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Jimmy Carter: New York City Statement by the President.
Jimmy Carter
New York City Statement by the President.
October 5, 1977
Public Papers of the Presidents
Jimmy Carter<br>1977: Book II
Jimmy Carter
1977: Book II
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When I addressed the United States Conference of Mayors last year, I committed this administration to develop a long-term, comprehensive urban policy. I pledged an overall strategy to improve the quality of life and strengthen the economic base of this Nation's cities.

In the first 8 months of my administration, I believe that we have taken significant steps to begin to fulfill that commitment, while at the same time preserving sound budget policy. The brief list below of the new fiscal and economic assistance provided to New York this year indicates the importance that I attach to helping our distressed urban areas.

The steps this administration has taken over the past 8 months represent a strong beginning, but they will not substitute for a comprehensive urban policy.

The Cabinet-level Urban and Regional Policy Group is formulating a long-term program that will address the critical problems facing residents of urban areas. The initiatives this group will recommend will provide particular benefits for cities such as New York.

Summarized below are significant administration actions which will provide fiscal or economic relief for New York City:

1. New Social Services Authorization

I am announcing today my approval of a settlement of $543 million against $2.4 billion in claims under the Title XX Social Services program, subject to congressional concurrence. New York State is expected to receive at least $214 million of this settlement. A substantial portion of this amount is expected to be passed through to New York City to provide significant new fiscal relief. The administration will send the necessary legislation reflecting the agreement to Congress in the next 2 weeks.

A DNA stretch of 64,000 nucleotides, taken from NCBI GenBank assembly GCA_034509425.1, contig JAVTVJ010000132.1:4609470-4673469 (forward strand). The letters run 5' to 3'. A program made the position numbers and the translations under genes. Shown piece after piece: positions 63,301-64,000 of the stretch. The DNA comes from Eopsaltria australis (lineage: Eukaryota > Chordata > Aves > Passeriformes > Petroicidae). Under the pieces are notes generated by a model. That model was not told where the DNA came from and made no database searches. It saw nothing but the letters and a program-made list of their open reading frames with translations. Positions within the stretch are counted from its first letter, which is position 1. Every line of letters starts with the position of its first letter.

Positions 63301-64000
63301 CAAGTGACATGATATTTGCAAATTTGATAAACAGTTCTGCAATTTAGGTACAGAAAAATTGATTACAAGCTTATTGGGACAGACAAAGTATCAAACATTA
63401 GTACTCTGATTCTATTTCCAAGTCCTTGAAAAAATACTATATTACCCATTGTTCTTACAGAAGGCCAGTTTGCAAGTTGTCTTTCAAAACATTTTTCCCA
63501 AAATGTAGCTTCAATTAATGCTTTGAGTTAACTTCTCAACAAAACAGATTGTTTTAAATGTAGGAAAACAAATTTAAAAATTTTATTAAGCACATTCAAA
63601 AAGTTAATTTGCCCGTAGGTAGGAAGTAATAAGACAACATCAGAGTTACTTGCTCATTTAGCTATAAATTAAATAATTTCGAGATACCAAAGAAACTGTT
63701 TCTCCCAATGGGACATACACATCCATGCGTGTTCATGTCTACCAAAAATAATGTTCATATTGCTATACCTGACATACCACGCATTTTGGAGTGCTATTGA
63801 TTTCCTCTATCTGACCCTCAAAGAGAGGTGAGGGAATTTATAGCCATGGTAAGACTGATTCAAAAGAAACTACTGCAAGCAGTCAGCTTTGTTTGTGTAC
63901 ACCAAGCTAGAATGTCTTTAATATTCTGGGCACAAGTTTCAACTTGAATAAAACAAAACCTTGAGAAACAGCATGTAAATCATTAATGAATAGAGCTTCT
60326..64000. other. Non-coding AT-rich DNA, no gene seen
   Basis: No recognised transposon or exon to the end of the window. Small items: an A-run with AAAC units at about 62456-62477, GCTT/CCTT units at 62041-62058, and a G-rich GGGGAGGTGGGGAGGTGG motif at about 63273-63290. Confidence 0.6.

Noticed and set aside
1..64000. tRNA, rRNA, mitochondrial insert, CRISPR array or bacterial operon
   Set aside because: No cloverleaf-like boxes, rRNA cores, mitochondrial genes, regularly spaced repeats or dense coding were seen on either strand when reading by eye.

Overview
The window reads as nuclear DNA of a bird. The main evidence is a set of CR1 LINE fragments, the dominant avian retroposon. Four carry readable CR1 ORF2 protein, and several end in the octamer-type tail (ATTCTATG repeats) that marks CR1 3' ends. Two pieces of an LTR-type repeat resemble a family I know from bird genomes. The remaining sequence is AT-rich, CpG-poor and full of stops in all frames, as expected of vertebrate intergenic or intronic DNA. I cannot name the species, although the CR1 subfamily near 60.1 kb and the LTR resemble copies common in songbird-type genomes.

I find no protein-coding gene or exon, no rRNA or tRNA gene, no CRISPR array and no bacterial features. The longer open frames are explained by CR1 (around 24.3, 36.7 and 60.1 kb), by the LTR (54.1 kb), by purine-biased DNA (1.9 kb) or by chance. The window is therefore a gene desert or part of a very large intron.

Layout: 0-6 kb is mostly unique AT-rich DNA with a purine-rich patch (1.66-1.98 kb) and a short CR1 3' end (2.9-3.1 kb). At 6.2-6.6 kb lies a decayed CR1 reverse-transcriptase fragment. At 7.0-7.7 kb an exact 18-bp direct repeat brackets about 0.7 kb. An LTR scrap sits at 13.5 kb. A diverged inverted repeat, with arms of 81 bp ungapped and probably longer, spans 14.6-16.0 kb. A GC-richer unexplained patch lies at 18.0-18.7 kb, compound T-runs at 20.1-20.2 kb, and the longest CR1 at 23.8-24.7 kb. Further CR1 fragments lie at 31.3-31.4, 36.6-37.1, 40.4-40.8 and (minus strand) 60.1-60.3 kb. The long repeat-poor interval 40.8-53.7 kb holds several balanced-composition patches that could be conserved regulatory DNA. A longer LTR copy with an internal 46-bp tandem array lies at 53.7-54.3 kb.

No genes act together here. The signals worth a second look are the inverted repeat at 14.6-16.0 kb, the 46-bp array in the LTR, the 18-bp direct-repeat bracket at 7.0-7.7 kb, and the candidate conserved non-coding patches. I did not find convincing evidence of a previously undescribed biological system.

This agreement settles the largest outstanding financial dispute between the Federal Government and the States. I believe that this settlement, which involved close consultations with State officials, reflects a new atmosphere of cooperation between this administration and State and local officials. (Attached is a detailed description of the background and terms of this settlement.)

2. Seasonal Financing Loans

The Federal Government is continuing to provide loans to New York City under the New York City Seasonal Financing Act. A total of $1.5 billion has been loaned the city since July 1, including a $325 million loan on October 4. An additional $575 million is expected to be loaned during the remainder of the year.

The Treasury Department is working closely with State and city officials to facilitate the city's return to the public market.

The administration is also reviewing the city's borrowing needs for the post-FY 1978 period, and remains committed to working with the city to assure that those needs are met.

3. Countercyclical Revenue Sharing

The administration's extension of countercyclical assistance, which provided $121 million for the city in its fiscal year 1977, is expected to increase to over $130 million in fiscal year 1978. These funds are used by the city to maintain vital services, to prevent municipal employee layoffs, and to relieve the burden of local taxation.

4. Employment Training

The administration is increasing the city's funding under the Comprehensive Employment Training Act from $180 million in the city's fiscal year 1977 to $411 million in 1978. These funds have significantly helped the city to provide important services during its fiscal crisis and to create jobs for the unemployed.

5. Local Public Works